The computer of the father of Linux broken due to ECC RAM
The computer of the father of Linux broken due to ECC RAM after two and a half years of stable running.
Don’t be too surprised if the next Linux Kernel release is delayed, because Linus Torvalds, the father of Linux, had his computer broken. It’s not the AMD threadripper processor that’s at fault, it’s the ECC memory.
Torvalds said that he has installed the machine and has been running stably for 2.5 years, but recently he has frequently encountered machine instability and even compiler damage.
Currently, Linus Torvalds is processing the code on a backup computer, an Apple MacBook Pro (M2 processor), albeit at a much slower rate.
When it comes to ECC memory damage, Torvalds should have a good idea. He planned to replace it as early as two years ago, but because the ECC memory was too expensive at the time, Torvalds didn’t want to pay the IQ tax and simply gave up.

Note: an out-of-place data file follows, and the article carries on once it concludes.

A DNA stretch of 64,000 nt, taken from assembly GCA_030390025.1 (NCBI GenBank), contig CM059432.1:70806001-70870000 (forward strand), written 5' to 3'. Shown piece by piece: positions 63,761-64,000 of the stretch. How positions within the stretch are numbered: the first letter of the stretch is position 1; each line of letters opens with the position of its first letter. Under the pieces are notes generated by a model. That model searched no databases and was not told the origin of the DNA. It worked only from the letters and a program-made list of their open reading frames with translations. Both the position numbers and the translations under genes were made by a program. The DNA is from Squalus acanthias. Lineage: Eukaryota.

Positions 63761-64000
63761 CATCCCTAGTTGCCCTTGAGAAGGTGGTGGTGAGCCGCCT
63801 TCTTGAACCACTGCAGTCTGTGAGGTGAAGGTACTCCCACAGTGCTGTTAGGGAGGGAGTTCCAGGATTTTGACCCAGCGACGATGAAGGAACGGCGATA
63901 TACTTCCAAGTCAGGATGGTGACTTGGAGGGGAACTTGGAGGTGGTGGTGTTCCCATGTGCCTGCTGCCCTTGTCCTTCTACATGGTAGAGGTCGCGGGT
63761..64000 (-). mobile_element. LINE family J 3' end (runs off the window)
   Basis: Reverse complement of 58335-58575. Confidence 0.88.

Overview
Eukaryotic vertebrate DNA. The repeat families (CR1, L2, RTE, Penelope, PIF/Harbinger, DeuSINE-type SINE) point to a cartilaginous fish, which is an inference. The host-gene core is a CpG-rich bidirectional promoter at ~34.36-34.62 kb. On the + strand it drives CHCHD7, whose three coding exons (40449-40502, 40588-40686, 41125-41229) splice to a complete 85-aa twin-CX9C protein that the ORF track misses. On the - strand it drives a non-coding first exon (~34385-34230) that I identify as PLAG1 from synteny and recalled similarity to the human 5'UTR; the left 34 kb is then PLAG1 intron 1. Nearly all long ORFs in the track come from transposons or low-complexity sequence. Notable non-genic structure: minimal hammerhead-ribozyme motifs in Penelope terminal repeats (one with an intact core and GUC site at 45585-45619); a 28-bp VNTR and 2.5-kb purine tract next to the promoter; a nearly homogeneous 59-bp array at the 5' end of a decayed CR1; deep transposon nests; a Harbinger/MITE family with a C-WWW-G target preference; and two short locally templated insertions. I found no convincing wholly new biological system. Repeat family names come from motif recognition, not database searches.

Torvalds is certainly not bad money. In fact, as a technical madman, he came forward to criticize the ECC memory standard promoted by Intel more than 20 years ago, believing that it was just a trick for manufacturers to play tricks so that they could openly sell inferior memory chips.
He believes that ECC memory should be open to consumer grades, not just server platforms, but you have to pay higher prices because of the limited partnership of manufacturers.